FRIDA (2002) 

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Salma Hayek
Alfred Molina
Valeria Golina
Roger Rees
Mia Maestro
Geoffrey Rush
Ashley Judd
Antonio Banderas
Edward Norton
Patricia Reyes Spindola

Julie Taymor





Time: 118 mins.
Rating: R
Genre: Drama/Romance

Won Academy Awards for Best Makeup and Score. Nominations for Best Actress (Hayek), Costume Design, Art Direction and Song.

A feast for the eyes and a treat for the soul, this vibrant exposé of Mexican artist Frida Kahlo won't please everyone – much like her life and art. I can't say I'm a fan of her brutally honest portraits, but I do admire her for painting what she thought and felt without reservation. Fans of her work will most likely be disappointed by the films approach to its' subject. Hayek and company chose to focus on her marriage instead of her career, which to me seems the right way to go. Though the world now disagrees, she never thought much of her own work, believing it to merely be a release from the horrors her body and relationships threw her way. Do we not need to get inside her troubles in order to understand her work as the inner torment she was feeling? Her marriage to Diego Rievera, the famous Mexican muralist, is essential to her story, as she would certainly not have been the person or painter she became without him. Hayek and Molina truly capture the passion and charisma of these two very strong personalities. The unlikely connection between them is the spark that keeps this film alive.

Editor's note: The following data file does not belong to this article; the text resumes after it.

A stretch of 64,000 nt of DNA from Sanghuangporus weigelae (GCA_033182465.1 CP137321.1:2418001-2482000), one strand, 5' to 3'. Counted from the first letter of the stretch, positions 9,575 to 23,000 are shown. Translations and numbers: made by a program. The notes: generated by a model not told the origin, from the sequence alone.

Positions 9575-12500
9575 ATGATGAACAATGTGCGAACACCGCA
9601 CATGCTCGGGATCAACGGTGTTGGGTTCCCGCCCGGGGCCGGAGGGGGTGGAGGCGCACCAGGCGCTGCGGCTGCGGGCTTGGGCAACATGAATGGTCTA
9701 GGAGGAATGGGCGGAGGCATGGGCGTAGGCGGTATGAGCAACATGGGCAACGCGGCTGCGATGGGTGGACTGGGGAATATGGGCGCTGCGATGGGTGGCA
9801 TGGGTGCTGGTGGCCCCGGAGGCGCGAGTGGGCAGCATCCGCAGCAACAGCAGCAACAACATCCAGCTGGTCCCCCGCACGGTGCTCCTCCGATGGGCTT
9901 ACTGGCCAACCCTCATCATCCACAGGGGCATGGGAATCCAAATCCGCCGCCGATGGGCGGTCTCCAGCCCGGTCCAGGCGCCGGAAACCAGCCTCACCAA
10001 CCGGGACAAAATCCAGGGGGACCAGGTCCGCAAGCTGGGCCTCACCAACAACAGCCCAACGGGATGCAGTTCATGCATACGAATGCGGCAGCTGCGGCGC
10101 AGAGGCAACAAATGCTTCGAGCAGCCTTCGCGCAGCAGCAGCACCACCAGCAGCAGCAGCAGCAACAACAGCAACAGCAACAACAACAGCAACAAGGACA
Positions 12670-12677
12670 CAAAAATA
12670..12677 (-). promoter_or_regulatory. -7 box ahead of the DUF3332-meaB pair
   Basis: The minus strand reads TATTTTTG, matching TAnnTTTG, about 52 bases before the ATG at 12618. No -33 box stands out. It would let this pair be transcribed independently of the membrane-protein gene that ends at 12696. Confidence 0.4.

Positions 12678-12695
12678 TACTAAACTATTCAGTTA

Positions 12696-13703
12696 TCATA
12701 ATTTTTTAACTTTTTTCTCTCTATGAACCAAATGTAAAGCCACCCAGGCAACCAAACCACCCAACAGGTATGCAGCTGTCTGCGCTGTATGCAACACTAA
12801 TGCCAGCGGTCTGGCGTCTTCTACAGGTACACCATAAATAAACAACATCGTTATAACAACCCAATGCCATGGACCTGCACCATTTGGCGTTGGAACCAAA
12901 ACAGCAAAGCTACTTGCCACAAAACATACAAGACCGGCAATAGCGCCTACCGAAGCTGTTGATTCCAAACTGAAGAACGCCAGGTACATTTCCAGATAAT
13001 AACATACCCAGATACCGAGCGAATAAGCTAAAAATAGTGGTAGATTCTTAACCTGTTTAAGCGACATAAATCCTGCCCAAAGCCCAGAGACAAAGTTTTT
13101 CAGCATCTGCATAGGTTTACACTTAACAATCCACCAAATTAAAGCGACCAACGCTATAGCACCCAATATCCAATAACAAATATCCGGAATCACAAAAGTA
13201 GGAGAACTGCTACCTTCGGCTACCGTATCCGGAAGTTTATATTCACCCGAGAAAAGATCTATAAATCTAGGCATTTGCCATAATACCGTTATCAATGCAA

Though many have complained that Hayek is too beautiful to play the often manly-looking, crippled Frida, I think she captured the spirit of the lady well-enough to be given some leeway. This is Hollywood after all and somehow I don't think Frida, wherever she is, minds a bit. If I had been trapped in those bones of pain for 47 years, I'd want someone like Salma playing me in my biopic. This is the best role of Hayek's career and she plays it with real heart, style, honor, gravity and gusto. The film follows Frida's life from adolescence to death, touching on every melodramatic moment in between. As her paintings show, her life on this Earth was not an easy one. Some of the problems she brought on herself – you get what you pay for when you marry a notorious womanizer – others fate forced her to bear. The physical pain that began with a bout of polio and intensified after a near fatal accident when she was 18 continued throughout her life, coloring the way she painted. Her expressive self-portraits were initially a diversion to help pass the time while convalescing flat on her back. They became the only way she could release the pain, anger and disappointment that seemed to continuously find her.

"I had two big accidents in my life Diego, the trolley and You. You are by far the worst."

As the film points out, her marriage to Diego Rivera was, in the end, a great joy to her and something she could not live without. His inability to be sexually faithful often put them at odds with one another, but the spiritual connection between them always brought them bounding back into each other's arms. Frida's dalliances with women apparently were not considered on the same moral plane. Maybe she was better at keeping her illicit affairs a secret from Diego. Maybe he didn't care as long as she wasn't sleeping with men. It's a strange dichotomy within Frida's psyche that's never fully explored. Was she attracted to women before her deformities or was her bi-sexuality an extension of her own distorted self-image? That's a question that goes unanswered. It takes sleeping with Diego's hero, the visiting political exile Leon Trotsky (Rush), for her to be able to strike as deep a blow in Diego's heart as he constantly did in hers.